When these scrolls were first found in 1947 in 11 caves at Qumran, the word ‘revolutionary’ was used to describe their significance. Nowadays, such an emotive word has been replaced by a more mature assessment.
The opinion at present is that the scrolls have mainly provided an insight into the history and beliefs of the Dead Sea Community of Essenes at Qumran. New fields of scolarship have been brought into being, the study of Hebrew manuscripts and orthography from the 3rd Century BCE to the 2nd century CE.
The scrolls have extended knowledge of the written Old Testament back by over a thousand years – a Book of Samuel manuscript from Cave 4 is said to date from 225BCE. The 11 caves have yielded something from every book of the Old Testament, varying from one small scrap to a complete scroll. The only exception is possibly Esther. 29 copies of Deuteronomy were found and 21 copies of Isaiah. The scrolls were also written in different languages such as Hebrew and Aramaic.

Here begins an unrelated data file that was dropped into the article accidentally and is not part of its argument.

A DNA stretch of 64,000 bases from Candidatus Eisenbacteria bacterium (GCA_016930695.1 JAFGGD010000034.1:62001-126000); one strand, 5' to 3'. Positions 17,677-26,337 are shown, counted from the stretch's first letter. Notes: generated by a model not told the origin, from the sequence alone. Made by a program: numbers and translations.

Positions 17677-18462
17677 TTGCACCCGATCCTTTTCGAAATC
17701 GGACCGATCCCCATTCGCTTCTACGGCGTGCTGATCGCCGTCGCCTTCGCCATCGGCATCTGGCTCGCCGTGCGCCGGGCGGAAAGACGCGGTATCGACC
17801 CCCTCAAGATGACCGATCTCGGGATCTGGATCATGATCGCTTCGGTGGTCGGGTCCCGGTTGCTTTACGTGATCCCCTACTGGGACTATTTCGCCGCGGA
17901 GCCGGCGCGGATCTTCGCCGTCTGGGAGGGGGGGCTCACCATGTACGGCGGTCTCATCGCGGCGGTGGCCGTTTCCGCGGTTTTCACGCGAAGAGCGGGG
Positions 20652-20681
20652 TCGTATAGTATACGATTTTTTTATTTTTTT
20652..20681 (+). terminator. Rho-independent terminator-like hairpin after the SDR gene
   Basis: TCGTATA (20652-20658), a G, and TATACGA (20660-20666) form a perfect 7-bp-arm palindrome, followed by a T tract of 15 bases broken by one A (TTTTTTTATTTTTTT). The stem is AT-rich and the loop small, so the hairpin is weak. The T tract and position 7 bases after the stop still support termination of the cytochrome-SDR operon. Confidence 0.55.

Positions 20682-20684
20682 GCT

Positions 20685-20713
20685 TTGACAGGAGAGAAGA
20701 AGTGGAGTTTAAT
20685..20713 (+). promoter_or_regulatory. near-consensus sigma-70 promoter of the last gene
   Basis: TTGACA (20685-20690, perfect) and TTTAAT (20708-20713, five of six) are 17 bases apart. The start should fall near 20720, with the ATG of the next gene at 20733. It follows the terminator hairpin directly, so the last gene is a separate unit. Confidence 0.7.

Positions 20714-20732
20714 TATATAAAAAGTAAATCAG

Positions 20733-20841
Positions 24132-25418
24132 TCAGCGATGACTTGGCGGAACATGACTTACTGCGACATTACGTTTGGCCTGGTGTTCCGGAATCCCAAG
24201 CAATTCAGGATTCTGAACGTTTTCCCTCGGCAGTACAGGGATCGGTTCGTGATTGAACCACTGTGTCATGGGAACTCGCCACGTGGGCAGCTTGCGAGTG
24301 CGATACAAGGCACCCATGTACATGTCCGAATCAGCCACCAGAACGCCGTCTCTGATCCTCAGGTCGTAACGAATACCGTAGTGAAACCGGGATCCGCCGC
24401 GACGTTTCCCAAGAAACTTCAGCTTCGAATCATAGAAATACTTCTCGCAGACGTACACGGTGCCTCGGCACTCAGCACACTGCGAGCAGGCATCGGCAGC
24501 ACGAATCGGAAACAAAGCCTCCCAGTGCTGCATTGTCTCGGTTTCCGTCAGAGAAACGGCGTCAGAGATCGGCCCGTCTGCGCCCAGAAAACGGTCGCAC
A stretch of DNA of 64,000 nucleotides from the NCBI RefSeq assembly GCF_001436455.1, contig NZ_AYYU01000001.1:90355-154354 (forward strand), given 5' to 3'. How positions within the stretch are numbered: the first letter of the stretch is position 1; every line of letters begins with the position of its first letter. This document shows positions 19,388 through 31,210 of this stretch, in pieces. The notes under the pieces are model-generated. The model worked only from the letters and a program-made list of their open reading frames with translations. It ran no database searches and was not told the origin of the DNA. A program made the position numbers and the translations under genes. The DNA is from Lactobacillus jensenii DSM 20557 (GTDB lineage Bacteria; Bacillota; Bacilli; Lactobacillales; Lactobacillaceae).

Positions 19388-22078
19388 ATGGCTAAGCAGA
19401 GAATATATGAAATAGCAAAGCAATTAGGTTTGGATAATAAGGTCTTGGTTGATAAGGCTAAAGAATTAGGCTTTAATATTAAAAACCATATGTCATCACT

Many copies of the Pseudepigrapha, Jewish religious compositions written between 200 BCE and 100 CE that weren’t accepted into the canon of scripture, were also found such as the Book of Enoch and the Book of Jubilees, so extending this area of study and increasing the understanding of Jewish history and religion in the age prior to the formation of the New Testament.
No New Testament fragments were found at Qumran.